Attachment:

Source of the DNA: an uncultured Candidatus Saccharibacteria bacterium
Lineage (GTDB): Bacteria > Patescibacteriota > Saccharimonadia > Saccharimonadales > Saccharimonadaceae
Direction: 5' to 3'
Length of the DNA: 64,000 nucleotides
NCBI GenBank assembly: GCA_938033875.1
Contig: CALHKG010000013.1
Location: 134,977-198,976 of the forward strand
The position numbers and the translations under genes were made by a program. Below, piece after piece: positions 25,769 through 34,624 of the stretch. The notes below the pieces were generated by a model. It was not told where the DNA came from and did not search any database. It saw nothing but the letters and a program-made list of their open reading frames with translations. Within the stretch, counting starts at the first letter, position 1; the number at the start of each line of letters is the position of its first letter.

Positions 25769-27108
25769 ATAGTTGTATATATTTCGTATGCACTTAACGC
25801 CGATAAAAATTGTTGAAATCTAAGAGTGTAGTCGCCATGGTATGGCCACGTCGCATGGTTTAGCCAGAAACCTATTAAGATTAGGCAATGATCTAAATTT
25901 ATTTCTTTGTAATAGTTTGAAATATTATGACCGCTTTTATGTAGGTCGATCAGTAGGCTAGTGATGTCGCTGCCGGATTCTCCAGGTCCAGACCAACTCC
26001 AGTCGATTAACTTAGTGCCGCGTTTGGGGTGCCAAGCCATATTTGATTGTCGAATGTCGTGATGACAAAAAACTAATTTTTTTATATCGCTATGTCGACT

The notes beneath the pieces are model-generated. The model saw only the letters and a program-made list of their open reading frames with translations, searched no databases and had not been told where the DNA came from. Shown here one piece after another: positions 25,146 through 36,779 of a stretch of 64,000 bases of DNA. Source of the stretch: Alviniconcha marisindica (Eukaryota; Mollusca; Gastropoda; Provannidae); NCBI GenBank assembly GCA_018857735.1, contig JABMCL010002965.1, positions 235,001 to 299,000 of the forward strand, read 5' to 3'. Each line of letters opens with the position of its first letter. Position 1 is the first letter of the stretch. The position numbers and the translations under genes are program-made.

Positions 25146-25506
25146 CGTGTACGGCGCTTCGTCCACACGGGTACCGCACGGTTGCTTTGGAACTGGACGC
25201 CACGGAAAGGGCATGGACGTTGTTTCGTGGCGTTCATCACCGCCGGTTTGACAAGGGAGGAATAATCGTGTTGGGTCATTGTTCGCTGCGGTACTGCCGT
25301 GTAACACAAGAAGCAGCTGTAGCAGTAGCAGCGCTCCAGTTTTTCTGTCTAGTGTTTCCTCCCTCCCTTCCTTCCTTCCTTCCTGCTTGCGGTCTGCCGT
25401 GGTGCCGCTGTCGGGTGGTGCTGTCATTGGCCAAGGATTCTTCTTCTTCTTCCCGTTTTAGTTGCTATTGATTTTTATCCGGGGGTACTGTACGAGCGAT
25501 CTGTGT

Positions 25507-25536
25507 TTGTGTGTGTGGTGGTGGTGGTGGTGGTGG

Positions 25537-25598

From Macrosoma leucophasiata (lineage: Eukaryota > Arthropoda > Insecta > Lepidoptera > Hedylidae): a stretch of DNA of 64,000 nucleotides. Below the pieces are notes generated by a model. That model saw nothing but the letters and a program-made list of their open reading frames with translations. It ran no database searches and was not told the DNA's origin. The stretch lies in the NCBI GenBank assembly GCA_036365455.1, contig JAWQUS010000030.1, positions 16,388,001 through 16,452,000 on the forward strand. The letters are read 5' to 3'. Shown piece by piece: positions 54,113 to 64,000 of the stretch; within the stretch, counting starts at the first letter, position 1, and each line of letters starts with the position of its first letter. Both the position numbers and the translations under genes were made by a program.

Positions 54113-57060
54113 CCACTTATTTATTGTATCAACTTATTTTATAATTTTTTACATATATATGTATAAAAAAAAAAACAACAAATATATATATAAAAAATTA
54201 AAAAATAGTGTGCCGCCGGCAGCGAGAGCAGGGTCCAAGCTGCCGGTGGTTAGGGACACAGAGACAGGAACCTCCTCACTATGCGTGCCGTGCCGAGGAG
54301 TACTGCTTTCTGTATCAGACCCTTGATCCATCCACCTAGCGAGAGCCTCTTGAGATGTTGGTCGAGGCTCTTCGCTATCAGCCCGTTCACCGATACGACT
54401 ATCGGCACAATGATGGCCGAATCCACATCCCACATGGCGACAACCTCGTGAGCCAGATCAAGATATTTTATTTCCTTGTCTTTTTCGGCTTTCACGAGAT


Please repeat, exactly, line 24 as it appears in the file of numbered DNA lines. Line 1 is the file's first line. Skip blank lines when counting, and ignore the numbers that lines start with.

From Macrosoma leucophasiata (lineage: Eukaryota > Arthropoda > Insecta > Lepidoptera > Hedylidae): a stretch of DNA of 64,000 nucleotides. Below the pieces are notes generated by a model. That model saw nothing but the letters and a program-made list of their open reading frames with translations. It ran no database searches and was not told the DNA's origin. The stretch lies in the NCBI GenBank assembly GCA_036365455.1, contig JAWQUS010000030.1, positions 16,388,001 through 16,452,000 on the forward strand. The letters are read 5' to 3'. Shown piece by piece: positions 54,113 to 64,000 of the stretch; within the stretch, counting starts at the first letter, position 1, and each line of letters starts with the position of its first letter. Both the position numbers and the translations under genes were made by a program.